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[Ms P, fol. 169r - Paulus Diaconus]

Ch. 69

Translated by: Justin Haar & Albrecht Diem

Congruum ordinem tenuit B. Benedictus in hoc loco, in eo quod prius dixit, si gravia vel impossibilia injuncta fuerint, cum omni humilitate priori suo, qui sibi praeest, debere suggerere, et nunc subjungit: tut non praesumat in monasterio alius alium defendere; quia forte contingit, ut, cum alicui videatur quis gravia aut impossibilia jubere, defendere conetur. Et hoc notandum, quia non solum de tali defensione istud capitulum intelligendum est esse dictum, sed etiam de omnibus defensionibus, quae fieri possunt. Superius enim mortificaverat monachum jam, cum dixit: nec voluntates proprias licet habere in propria potestate [Regula Benedicti, c. 33.4] et deinde dicit, si fratri impossibilia injungantur, ut omnia obediat. [cf. Regula Benedicti, c. 68.1]  

Blessed Benedict kept the right order at this place, as he first said that if difficult or impossible things are commanded, [a monk] should raise this matter with all humility with the prior who is his superior. And now he adds that nobody in the monastery should presume to defend another, for it happens occasionally that when someone seems to order [a brother] something burdensome or impossible, [another] attempts to defend him. And it should be noticed that one should not understand that this chapter only spoke about this kind of defense, but all sorts of possible defenses. Because above Benedict has already humbled a monk when he said that he is not allowed to have his own will under his own power [Regula Benedicti, c. 33.4]. And thereafter he says, if impossible things are ordered of a brother, that he ought to obey in everything. [cf. Regula Benedicti, c. 68.1]  

Ergo si ita est, ut monachus pro se non audeat [page 618] quidquam loqui, multo minus pro aliis. Nam ille, qui aut se aut alium vult defendere, non est mortificatus; et si non est mortificatus, nec monachus est. - Sciendum est enim, quibus modis fit defensio: aliquando pro consanguinitate, aliquando pro patria, quia de una patria est, aliquando pro discipulatu, aliquando pro amicitia, aliquando pro vitio gulae, v. gr. si talis est, qui ante horam vult participare, aliquando pro altero vitio; et ideo de omnibus occasionibus defendendi intelligi debet, quia hoc non convenit mortificatis.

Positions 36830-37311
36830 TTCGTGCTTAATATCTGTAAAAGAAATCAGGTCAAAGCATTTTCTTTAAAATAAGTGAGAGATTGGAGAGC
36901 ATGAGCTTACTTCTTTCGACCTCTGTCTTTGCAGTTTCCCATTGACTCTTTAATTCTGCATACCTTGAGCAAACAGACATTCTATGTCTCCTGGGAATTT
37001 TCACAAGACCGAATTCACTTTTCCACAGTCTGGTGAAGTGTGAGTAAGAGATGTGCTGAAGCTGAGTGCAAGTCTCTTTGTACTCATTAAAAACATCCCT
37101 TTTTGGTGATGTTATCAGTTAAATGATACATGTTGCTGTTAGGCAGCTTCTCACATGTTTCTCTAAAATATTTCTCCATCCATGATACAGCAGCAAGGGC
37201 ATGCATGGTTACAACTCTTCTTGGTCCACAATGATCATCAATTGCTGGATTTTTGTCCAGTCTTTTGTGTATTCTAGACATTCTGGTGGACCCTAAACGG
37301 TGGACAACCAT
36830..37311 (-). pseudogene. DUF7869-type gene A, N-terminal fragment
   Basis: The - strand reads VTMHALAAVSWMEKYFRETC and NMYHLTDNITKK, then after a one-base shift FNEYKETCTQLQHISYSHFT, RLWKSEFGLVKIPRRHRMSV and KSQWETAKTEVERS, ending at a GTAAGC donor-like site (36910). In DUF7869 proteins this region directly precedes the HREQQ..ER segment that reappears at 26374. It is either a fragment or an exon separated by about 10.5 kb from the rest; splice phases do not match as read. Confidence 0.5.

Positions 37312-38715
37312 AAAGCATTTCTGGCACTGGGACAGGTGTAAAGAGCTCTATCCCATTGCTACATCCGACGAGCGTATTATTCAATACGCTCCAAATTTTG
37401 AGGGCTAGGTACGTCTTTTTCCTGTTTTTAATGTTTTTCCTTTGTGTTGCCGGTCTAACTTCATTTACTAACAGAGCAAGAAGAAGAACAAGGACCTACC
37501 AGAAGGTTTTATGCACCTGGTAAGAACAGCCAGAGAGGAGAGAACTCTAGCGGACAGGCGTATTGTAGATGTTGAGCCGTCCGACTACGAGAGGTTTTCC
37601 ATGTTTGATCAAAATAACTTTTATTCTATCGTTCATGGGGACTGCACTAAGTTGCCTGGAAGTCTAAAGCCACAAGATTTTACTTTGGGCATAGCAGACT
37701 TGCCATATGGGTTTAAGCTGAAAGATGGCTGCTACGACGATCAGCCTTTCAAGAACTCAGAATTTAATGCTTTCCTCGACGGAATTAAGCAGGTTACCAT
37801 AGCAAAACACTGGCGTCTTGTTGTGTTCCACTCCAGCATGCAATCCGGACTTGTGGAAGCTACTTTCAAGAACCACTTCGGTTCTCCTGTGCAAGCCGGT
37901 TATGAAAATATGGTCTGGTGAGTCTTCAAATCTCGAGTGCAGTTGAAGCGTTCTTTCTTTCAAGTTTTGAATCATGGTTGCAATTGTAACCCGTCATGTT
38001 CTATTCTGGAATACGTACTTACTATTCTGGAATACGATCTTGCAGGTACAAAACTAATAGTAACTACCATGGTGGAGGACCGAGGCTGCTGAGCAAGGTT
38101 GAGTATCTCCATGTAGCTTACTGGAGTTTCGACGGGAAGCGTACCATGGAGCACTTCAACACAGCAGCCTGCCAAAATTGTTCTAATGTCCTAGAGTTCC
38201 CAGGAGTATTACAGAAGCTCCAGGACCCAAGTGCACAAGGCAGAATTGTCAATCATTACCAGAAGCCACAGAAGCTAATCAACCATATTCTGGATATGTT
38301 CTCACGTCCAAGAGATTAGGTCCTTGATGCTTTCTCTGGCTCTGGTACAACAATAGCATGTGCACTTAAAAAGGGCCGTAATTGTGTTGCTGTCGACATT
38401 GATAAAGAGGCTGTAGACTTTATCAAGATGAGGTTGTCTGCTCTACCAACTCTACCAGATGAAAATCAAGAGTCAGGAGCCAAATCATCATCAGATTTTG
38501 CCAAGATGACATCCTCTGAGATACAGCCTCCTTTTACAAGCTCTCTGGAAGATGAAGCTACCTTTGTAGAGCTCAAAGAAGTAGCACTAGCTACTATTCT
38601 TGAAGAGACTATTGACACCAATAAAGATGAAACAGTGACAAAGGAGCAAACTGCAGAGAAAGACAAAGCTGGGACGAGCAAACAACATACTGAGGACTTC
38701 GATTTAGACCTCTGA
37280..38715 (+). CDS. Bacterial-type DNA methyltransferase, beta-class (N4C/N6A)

Therefore if is the case that a monk should not dare [page 618] to say something on his own behalf, much less should he so for others. For he who wishes to defend either himself or another is not humble. And if he is not humble, he is not a monk. For the ways a defense is made should be understood: sometimes on account of kinship; sometimes because of shared homeland; sometimes because of discipleship; sometimes out of friendship; sometimes for the vice of gluttony, e.g., if it happens that he wants to share [food] before mealtime; sometimes because of another vice. And therefore it should be understood concerning all occasions of defending, since it is not fitting for the humble.

Ait enim ita: 1Praecavendum est, ne quavis occasione praesumat alius alium defendere monachum in monasterio aut quasi tueri, 2etiam si qualibet consanguinitatis propinquitate jungantur; 3nec quolibet modo id a monachis praesumatur, quia exinde gravissima occasio scandalorum oriri potest. 4Quod si quis haec transgressus fuerit, acrius coerceatur.

For he says this: 1Care must be taken lest a monk presume in any circumstance to defend another in the monastery or take him under his protection, as it were, 2even if they are connected by some close kinship. 3In no way should monks presume in this matter, because a very grave occasion for scandals can arise from it. 4Anyone who transgresses in this matter should be severely punished.

Praecavendum, i. e. valde cavendum. Per hoc quod dicit quavis occasione, omnem occasionem excludit. Defendere enim attinet ad apertam defensionem, quasi tueri ad occultam defensionem, i. e. non manifestam, sed coopertam verbis.